2. Members may only benefit from the exemptions provided in paragraph 1 with respect to judicial and administrative proceedings, including the appointment of a service address or the appointment of an agent within a member`s jurisdiction, if such exemptions are necessary to ensure compliance with laws and regulations that are not inconsistent with the provisions of this agreement and if these practices are not applied in such a way as to constitute a disguised restriction of trade. (d) international intellectual property protection agreements that came into force prior to the ENTRY into force of the WTO agreement, provided that these agreements are notified to the Travel Council and do not constitute arbitrary or unjustified discrimination against nationals of other members. the agreement on trade-related aspects of intellectual property rights (Annex 1C of the World Trade Organization agreement of 15 April 1994); See secretariat of the Agreement, the results of the multilateral trade negotiations of the Uruguay Round, texts 365 and following (1994), www.wto.org/english/docs_e/legal_e/legal_e.htm#wtoagreement (delivered on 25 November 2003). 2. Appropriate measures, to the extent that they are consistent with the provisions of this agreement, may be necessary to prevent abuse of rights by rights holders or the use of practices that unduly restrict trade or affect the international transfer of technology. (a) arising from international agreements on mutual legal assistance or general criminal prosecutions and which are not particularly limited to the protection of intellectual property; Since the TRIPS agreement came into force, it has been criticized by developing countries, scientists and non-governmental organizations. While some of this criticism is generally opposed to the WTO, many proponents of trade liberalization also view TRIPS policy as a bad policy. The effects of the concentration of WEALTH of TRIPS (money from people in developing countries for copyright and patent holders in industrialized countries) and the imposition of artificial shortages on citizens of countries that would otherwise have had weaker intellectual property laws are common bases for such criticisms. Other critics have focused on the inability of trips trips to accelerate the flow of investment and technology to low-income countries, a benefit that WTO members achieved prior to the creation of the agreement. The World Bank`s statements indicate that TRIPS have clearly not accelerated investment in low-income countries, whereas they may have done so for middle-income countries.  As part of TRIPS, long periods of patent validity were examined to determine the excessive slowdown in generic drug entry and competition.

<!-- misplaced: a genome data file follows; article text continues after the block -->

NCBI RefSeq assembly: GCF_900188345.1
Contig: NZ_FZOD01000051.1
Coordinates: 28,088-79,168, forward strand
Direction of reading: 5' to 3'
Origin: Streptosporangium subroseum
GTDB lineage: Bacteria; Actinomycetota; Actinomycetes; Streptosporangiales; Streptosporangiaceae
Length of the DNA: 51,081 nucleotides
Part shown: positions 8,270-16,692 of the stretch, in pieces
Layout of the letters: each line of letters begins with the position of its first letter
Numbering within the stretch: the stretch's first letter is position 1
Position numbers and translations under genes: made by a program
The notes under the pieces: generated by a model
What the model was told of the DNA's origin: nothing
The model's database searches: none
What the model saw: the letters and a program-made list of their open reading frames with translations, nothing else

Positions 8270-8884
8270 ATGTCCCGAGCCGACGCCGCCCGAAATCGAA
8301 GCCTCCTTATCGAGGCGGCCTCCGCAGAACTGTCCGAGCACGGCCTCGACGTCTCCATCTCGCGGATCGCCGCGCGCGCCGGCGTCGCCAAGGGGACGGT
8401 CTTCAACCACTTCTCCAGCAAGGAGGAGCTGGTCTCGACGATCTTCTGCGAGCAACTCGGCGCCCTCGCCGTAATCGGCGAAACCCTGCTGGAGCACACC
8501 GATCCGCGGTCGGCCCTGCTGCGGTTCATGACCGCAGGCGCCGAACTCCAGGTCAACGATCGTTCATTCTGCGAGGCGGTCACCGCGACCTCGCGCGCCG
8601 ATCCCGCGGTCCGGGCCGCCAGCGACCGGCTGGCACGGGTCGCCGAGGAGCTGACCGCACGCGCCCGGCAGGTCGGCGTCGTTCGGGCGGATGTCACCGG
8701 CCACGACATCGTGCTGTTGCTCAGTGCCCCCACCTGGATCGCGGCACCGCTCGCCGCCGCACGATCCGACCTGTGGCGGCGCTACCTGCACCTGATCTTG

In particular, the illegality of preclinical testing or the presentation of samples to be authorized until a patent expires have been accused of encouraging the growth of certain multinationals and not producers in developing countries. This is likely due to the lack of legal and technical expertise needed to develop legislation to implement flexibility, which has often led developing countries to directly copy intellectual property legislation in industrialized countries or to need technical assistance from the World Intellectual Property Organization (WIPO), which critics such as Coryow say encourages them to introduce stronger intellectual property monopolies. An agreement reached in 2003 relaxed domestic market requirements and allows developing countries to export to other countries with a public health problem as long as exported drugs are not part of a trade or industrial policy.  Drugs exported under such regulations may be packaged or coloured differently to prevent them from affecting the markets of industrialized countries.